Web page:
PHP HTTP Request
Hi all! As you know, requests are the fundamentals of the web. So knowing how to deal with them will give you superpowers in your fingers! On our way to acquire the force, our today’s concern will be about sending POST data using HTTPRequest PHP class. In fact, there are several ways to achieve that action in PHP, and you may have heard of cURL library that most of the servers have enabled. But we’ll stick to HTTPRequest class for this article. In order to use HttpRequest class and follow the examples codes below, you’ll need the PECL http extension (php_http). Here I use the 1.7.3 version on a PHP 5.4 environment.
The HTTPRequest class is a very powerful one. There are dozens of methods you can use to perform various actions related to Http requests. But to send data, we will use... Its send method (not a big surprise right?).
First let’s look at the constructor of the class.
public HttpRequest::__construct([string $url[, int $request_method = HTTP_METH_GET[, array $options]]])
The constructor will take in three parameters :
- A string $url which will hold the target request URL
- An optional int that indicates the Http request method (whether it’s a PUT, a POST, a GET). We can define it with the help of php constants: METH_PUT, METH_POST, METH_GET
- An optional array which will hold the options
There are a lot of options you can pass to your object, but we’ll only see a few here that I usually need when sending POST data.
- Timeout: The timeout option is the maximum amount of time in seconds that the request may take to complete. The default value is set to infinite so by default, the request may never end. Well, it’s worth to say that it’s a good idea to set one! The value is up to you, and you just need to tweak it to fit your needs.
- Redirect: The redirect option is the maximum number of redirects your request will follow before it gets back to you with a response. The default is 0 and in many situations, trust me it will not work. Most of applications out there will have 2 or 3 redirects for auth and other stuffs so you better set this value to around 4 or 5.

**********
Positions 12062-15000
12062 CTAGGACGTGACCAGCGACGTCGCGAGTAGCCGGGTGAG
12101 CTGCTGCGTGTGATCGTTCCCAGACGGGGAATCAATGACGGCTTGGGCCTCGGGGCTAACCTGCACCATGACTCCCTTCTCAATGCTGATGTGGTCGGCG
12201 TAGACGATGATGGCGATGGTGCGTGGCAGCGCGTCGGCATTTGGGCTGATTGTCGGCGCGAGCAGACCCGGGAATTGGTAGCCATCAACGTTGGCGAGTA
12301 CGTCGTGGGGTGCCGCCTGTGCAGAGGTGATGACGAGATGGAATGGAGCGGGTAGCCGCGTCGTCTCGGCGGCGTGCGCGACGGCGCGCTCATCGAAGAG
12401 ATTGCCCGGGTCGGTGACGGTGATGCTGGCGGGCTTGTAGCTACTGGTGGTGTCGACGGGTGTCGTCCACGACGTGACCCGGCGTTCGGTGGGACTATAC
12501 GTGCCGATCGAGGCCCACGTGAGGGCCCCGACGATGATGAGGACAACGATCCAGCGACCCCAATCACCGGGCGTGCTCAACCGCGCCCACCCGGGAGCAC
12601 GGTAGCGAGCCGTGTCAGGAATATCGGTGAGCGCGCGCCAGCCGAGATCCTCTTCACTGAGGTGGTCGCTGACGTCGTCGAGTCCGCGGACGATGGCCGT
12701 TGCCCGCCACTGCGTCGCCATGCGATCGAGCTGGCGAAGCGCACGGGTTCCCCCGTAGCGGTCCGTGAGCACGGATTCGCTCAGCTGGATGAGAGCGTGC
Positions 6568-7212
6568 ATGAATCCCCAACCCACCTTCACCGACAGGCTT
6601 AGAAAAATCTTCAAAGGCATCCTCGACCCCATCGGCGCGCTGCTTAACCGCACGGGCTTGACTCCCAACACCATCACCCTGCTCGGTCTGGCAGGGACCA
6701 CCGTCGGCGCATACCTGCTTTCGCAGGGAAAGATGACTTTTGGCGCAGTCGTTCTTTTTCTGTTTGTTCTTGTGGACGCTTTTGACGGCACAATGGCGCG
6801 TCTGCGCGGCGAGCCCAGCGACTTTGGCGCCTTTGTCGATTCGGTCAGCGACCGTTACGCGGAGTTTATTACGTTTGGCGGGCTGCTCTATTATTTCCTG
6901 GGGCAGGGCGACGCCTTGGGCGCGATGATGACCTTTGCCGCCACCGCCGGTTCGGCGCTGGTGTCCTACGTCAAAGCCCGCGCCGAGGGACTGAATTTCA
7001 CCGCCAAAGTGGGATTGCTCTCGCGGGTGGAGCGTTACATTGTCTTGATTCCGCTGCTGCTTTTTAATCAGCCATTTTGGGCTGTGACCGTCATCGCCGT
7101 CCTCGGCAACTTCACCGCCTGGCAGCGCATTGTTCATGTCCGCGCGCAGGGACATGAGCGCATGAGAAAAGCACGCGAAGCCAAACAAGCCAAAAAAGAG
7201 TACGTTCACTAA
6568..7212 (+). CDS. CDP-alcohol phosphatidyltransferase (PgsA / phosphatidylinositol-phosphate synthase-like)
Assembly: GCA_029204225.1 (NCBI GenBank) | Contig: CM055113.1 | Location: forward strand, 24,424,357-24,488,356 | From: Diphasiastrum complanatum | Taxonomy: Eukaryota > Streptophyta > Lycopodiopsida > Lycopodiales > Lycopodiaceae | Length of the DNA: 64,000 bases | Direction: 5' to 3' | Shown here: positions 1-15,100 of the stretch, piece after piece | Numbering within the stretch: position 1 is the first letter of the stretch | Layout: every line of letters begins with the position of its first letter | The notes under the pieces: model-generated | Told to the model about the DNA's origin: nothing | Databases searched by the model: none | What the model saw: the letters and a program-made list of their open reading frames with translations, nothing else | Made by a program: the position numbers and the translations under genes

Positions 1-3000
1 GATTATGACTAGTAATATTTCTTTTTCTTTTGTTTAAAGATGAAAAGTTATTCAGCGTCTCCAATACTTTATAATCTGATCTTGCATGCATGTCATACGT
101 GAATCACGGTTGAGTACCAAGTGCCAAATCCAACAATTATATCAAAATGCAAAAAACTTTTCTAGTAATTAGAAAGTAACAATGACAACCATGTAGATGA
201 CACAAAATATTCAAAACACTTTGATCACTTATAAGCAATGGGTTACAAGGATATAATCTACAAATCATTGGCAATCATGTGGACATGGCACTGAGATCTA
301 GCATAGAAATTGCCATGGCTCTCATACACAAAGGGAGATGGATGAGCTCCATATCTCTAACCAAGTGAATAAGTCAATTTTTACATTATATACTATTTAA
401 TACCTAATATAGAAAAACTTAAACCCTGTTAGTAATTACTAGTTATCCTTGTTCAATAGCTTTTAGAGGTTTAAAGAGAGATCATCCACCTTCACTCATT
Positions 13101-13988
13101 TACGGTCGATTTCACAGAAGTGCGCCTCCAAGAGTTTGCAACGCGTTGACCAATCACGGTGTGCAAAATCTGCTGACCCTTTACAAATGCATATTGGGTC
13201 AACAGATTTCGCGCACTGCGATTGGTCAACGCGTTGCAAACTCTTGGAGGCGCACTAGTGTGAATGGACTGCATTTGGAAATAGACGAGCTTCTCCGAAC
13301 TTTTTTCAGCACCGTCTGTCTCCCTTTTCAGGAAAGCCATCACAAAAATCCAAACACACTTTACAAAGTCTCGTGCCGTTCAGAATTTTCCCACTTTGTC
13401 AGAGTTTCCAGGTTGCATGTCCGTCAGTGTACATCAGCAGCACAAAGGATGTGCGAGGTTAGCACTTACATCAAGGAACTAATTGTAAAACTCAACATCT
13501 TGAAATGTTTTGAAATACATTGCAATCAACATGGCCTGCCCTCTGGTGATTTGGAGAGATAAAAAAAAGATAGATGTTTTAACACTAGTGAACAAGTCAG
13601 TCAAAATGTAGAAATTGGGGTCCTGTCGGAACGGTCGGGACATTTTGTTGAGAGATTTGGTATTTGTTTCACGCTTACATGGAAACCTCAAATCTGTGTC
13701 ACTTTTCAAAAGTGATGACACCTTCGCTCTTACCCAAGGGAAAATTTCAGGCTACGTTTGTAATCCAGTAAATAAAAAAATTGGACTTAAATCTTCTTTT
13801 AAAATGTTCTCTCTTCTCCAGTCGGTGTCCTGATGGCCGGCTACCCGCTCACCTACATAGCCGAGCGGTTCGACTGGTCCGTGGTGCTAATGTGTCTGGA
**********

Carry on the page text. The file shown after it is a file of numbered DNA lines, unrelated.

First, create a php file named call.php in the directory you work. Here is the code:
As we want to see if data is actually posted, I just var_dumped the value of POST array.
Then, create the file in which you want to make your tests. Our code will start with instanciating the HTTPRequest object:
$url = 'http://localhost/examples/httprequest/call.php'; $http = new HttpRequest($url, HttpRequest::METH_POST);
As you see in the example, I created a php file named call.php in the same directory of my working script, and pass it as first argument of the class instanciation.
I also passed the constant METH_POST (included in the HttpRequest class, that’s why you have classname:: before) to tell the object it should make POST requests.
Then add this line to actually add POST data to the request:
$http->addPostFields(array( 'firstData' => 'myData', 'secondData' => 'myDataTwo' ));
The method addPostFields() will take an array as argument. It will add POST data entries in a queue unless you add same data keys then it will overwrite it. That means you can call another statement like so:
$http->addPostFields(array( 'thirdData' => 'myData', 'nextData' => 'myDataTwo' ));
Then you can send the data:
$response = $http->send();
I store the returned value directly in a variable to be able to catch the response and eventually print it:
If you worked with the call.php file mentioned above, you should get the POST array dump printed on your browser.
With the options set, my script finally looks like:
$url = 'http://localhost/phparticles/httprequest/call.php'; $http = new HttpRequest($url, HttpRequest::METH_POST); $http->setOptions(array( 'timeout' => 10, 'redirect' => 4 )); $http->addPostFields(array( 'firstData' => 'myData', 'secondData' => 'myDataTwo' )); $http->addPostFields(array( 'thirdData' => 'myData', 'nextData' => 'myDataTwo' )); $response = $http->send(); echo $response->getBody();
Now you can enjoy your super powers!